D&C 10. Part 3. Text Evolution in Verses 1-19.
October 10, 2010 3 Comments
This continues part 1 and part 2 of the discussion. I’ve been very busy lately and have not had time to complete the discussion of D&C 10. However, this part has been in the can for some time, and so I thought I should put it up to prove I have not disappeared! Enjoy.
Like many of Joseph Smith’s canonical revelations, the text of D&C 10 underwent modification over time. In this part we look at text evolution from the Book of Commandments imprint to the 1835 D&C for verses 1-19 of the latter (that text is very close to the current LDS 1981 edition and we use its verse structure for ease of reference). We repeat the parallel texts (in a modified way) from part 2 for this purpose. Altered text is in red, eliminated text in blue:
The text of verses 1-19 rehearse the loss of the Book of Mormon manuscript of the “Book of Lehi.” The motivations and failings of the parties involved are discussed. This content has led many to believe that this revelation was given near the time of the loss. However, there are a number of internal hints that this was not the case, as we have noted already.
|Book of Commandments chap. 9||1981 LDS Doctrine and Covenants section 10|
|Now, behold I say unto you, that because you delivered up so many writings, which you had power to translate, into the hands of a wicked man, you have lost them, and you also lost your gift at the same time, nevertheless it has been restored unto you again: therefore, see that you are faithful and go on unto the finishing of the remainder of the work as you have begun.||
1 Now, behold, I say unto you, that because you delivered up those writings which you had power given unto you to translate by the means of the Urim and Thummim, into the hands of a wicked man, you have lost them.
2 And you also lost your gift at the same time, and your mind became darkened.
3 Nevertheless, it is now restored unto you again; therefore see that you are faithful and continue on unto the finishing of the remainder of the work of translation as you have begun.
|Do not run faster than you have strength and means provided to translate, but be diligent unto the end, that you may come off conquerer; yea, that you may conquer satan, and those that do uphold his work.||
4 Do not run faster or labor more than you have strength and means provided to enable you to translate; but be diligent unto the end.
5 Pray always, that you may come off conqueror; yea, that you may conquer Satan, and that you may escape the hands of the servants of Satan that do uphold his work.
|Behold they have sought to destroy you; yea, even the man in whom you have trusted, and for this cause I said, that he is a wicked man, for he has sought to take away the things wherewith you have been intrusted; and he has also sought to destroy your gift, and because you have delivered the writings into his hands, behold they have taken them from you:||
6 Behold, they have sought to destroy you; yea, even the man in whom you have trusted has sought to destroy you.
7 And for this cause I said that he is a wicked man, for he has sought to take away the things wherewith you have been entrusted; and he has also sought to destroy your gift.
8 And because you have delivered the writings into his hands, behold, wicked men have taken them from you.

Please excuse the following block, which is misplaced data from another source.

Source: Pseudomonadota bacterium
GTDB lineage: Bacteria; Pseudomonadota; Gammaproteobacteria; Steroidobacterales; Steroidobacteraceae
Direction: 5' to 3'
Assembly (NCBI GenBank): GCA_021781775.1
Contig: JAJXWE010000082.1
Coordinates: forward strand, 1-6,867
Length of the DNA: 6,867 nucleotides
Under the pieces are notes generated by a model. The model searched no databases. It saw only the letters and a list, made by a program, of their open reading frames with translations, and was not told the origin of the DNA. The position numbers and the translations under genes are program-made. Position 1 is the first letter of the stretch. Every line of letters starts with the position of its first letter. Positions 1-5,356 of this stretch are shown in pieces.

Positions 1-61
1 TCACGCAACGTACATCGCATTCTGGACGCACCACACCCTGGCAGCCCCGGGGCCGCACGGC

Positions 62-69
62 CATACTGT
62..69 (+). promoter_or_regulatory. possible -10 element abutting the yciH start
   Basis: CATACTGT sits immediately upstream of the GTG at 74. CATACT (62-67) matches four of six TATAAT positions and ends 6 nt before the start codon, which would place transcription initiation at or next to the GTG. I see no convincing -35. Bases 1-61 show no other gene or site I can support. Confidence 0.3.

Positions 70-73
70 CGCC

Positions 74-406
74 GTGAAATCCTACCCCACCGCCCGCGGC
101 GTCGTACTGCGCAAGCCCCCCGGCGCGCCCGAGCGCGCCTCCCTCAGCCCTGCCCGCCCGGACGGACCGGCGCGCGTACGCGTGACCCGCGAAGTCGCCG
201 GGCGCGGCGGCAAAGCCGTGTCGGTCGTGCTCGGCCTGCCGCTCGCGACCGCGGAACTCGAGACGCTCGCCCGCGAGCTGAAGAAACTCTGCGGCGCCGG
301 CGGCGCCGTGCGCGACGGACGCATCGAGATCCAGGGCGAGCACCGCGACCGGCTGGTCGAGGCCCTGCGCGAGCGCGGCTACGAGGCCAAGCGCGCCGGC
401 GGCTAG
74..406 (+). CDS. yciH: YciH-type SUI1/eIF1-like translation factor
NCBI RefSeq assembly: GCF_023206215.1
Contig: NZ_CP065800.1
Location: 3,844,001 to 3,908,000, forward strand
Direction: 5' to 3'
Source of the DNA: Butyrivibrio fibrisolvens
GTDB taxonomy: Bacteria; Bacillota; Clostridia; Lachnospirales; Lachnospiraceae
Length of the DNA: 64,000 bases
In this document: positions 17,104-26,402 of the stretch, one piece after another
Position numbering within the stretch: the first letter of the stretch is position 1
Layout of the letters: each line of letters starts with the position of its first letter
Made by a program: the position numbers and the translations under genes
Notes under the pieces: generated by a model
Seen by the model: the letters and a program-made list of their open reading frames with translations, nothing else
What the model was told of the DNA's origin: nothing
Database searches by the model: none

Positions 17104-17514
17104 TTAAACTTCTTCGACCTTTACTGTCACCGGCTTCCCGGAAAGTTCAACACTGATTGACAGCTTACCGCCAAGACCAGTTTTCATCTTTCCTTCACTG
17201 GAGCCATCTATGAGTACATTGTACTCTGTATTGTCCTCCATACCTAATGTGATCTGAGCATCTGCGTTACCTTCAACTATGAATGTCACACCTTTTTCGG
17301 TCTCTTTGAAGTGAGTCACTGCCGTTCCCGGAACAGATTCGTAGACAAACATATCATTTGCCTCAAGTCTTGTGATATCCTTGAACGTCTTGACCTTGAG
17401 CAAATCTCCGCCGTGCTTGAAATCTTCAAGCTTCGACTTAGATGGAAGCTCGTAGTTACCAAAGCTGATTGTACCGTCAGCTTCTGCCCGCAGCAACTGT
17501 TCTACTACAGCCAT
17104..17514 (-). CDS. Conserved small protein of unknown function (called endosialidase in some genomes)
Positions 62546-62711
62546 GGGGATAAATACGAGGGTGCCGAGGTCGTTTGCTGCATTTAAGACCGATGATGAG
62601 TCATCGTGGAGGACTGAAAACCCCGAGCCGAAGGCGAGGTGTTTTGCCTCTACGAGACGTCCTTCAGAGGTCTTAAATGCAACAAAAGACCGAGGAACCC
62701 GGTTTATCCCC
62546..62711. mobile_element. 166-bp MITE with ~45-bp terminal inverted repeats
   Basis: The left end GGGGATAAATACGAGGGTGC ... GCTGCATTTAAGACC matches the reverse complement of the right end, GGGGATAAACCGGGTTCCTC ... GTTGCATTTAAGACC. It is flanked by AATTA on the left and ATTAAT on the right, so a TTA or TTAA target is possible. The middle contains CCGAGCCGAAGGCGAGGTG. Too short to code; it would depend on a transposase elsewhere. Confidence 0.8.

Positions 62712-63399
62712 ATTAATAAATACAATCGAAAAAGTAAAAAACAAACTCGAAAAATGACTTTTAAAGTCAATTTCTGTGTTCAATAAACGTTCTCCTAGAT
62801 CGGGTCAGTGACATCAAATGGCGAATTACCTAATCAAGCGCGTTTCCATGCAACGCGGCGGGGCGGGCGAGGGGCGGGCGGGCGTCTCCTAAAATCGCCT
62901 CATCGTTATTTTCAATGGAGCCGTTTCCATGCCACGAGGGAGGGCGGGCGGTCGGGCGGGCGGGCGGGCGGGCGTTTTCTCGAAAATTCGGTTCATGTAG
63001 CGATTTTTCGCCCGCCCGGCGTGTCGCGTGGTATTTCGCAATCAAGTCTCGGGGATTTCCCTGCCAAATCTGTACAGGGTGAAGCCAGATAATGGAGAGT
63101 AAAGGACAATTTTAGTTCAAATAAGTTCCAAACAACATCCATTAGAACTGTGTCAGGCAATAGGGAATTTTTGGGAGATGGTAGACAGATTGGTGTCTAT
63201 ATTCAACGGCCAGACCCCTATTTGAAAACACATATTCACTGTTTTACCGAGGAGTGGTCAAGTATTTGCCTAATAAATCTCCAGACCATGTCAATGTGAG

|therefore, you have delivered them up; yea, that which was sacred unto wickedness. And behold, satan has put it into their hearts to alter the words which you have caused to be written, or which you have translated, which have gone out of your hands; and behold I say unto you, that because they have altered the words, they read contrary from that which you translated and caused to be written; and on this wise the devil has sought to lay a cunning plan, that he may destroy this work; for he has put it into their hearts to do this, that by lying they may say they have caught you in the words which you have pretended to translate.||
9 Therefore, you have delivered them up, yea, that which was sacred, unto wickedness.
10 And, behold, Satan hath put it into their hearts to alter the words which you have caused to be written, or which you have translated, which have gone out of your hands.
11 And behold, I say unto you, that because they have altered the words, they read contrary from that which you translated and caused to be written;
12 And, on this wise, the devil has sought to lay a cunning plan, that he may destroy this work;
13 For he hath put into their hearts to do this, that by lying they may say they have caught you in the words which you have pretended to translate.
|Verily I say unto you, that I will not suffer that satan shall accomplish his evil design in this thing, for behold he has put it into their hearts to tempt the Lord their God; for behold they say in their hearts, We will see if God has given him power to translate, if so, he will also give him power again; and if God giveth him power again, or if he translate again, or in other words, if he bringeth forth the same words, behold we have the same with us, and we have altered them: Therefore, they will not agree, and we will destroy him, and also the work, and we will do this that we may not be ashamed in the end, and that we may get glory of the world.||
14 Verily, I say unto you, that I will not suffer that Satan shall accomplish his evil design in this thing.
15 For behold, he has put it into their hearts to get thee to tempt the Lord thy God, in asking to translate it over again.
16 And then, behold, they say and think in their hearts—We will see if God has given him power to translate; if so, he will also give him power again;
17 And if God giveth him power again, or if he translates again, or, in other words, if he bringeth forth the same words, behold, we have the same with us, and we have altered them;
18 Therefore they will not agree, and we will say that he has lied in his words, and that he has no gift, and that he has no power;
19 Therefore we will destroy him, and also the work; and we will do this that we may not be ashamed in the end, and that we may get glory of the world.